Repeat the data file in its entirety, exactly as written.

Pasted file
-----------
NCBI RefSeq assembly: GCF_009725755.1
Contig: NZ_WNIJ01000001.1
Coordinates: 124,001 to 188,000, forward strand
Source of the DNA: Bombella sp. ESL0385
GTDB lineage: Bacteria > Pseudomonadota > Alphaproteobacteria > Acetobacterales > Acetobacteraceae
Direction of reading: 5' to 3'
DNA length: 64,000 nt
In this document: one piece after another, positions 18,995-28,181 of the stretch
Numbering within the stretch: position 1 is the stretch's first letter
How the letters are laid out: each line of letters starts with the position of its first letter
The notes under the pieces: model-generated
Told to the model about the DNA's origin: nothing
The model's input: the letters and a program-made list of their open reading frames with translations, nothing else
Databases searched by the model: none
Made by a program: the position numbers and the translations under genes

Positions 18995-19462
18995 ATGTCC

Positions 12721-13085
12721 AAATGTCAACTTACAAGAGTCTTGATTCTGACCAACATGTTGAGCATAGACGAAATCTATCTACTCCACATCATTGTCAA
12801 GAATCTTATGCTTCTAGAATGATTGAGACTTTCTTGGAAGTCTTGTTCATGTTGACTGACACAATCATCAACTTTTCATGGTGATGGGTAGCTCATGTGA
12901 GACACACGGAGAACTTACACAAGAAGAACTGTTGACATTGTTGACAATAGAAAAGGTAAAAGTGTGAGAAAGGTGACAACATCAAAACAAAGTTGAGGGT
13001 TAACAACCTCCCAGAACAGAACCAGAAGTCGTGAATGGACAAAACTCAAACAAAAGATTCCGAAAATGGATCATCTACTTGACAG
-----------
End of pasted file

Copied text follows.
NCBI RefSeq assembly: GCF_009725755.1
Contig: NZ_WNIJ01000001.1
Coordinates: 124,001 to 188,000, forward strand
Source of the DNA: Bombella sp. ESL0385
GTDB lineage: Bacteria > Pseudomonadota > Alphaproteobacteria > Acetobacterales > Acetobacteraceae
Direction of reading: 5' to 3'
DNA length: 64,000 nt
In this document: one piece after another, positions 18,995-28,181 of the stretch
Numbering within the stretch: position 1 is the stretch's first letter
How the letters are laid out: each line of letters starts with the position of its first letter
The notes under the pieces: model-generated
Told to the model about the DNA's origin: nothing
The model's input: the letters and a program-made list of their open reading frames with translations, nothing else
Databases searched by the model: none
Made by a program: the position numbers and the translations under genes

Positions 18995-19462
18995 ATGTCC

Positions 12721-13085
12721 AAATGTCAACTTACAAGAGTCTTGATTCTGACCAACATGTTGAGCATAGACGAAATCTATCTACTCCACATCATTGTCAA
12801 GAATCTTATGCTTCTAGAATGATTGAGACTTTCTTGGAAGTCTTGTTCATGTTGACTGACACAATCATCAACTTTTCATGGTGATGGGTAGCTCATGTGA
12901 GACACACGGAGAACTTACACAAGAAGAACTGTTGACATTGTTGACAATAGAAAAGGTAAAAGTGTGAGAAAGGTGACAACATCAAAACAAAGTTGAGGGT
13001 TAACAACCTCCCAGAACAGAACCAGAAGTCGTGAATGGACAAAACTCAAACAAAAGATTCCGAAAATGGATCATCTACTTGACAG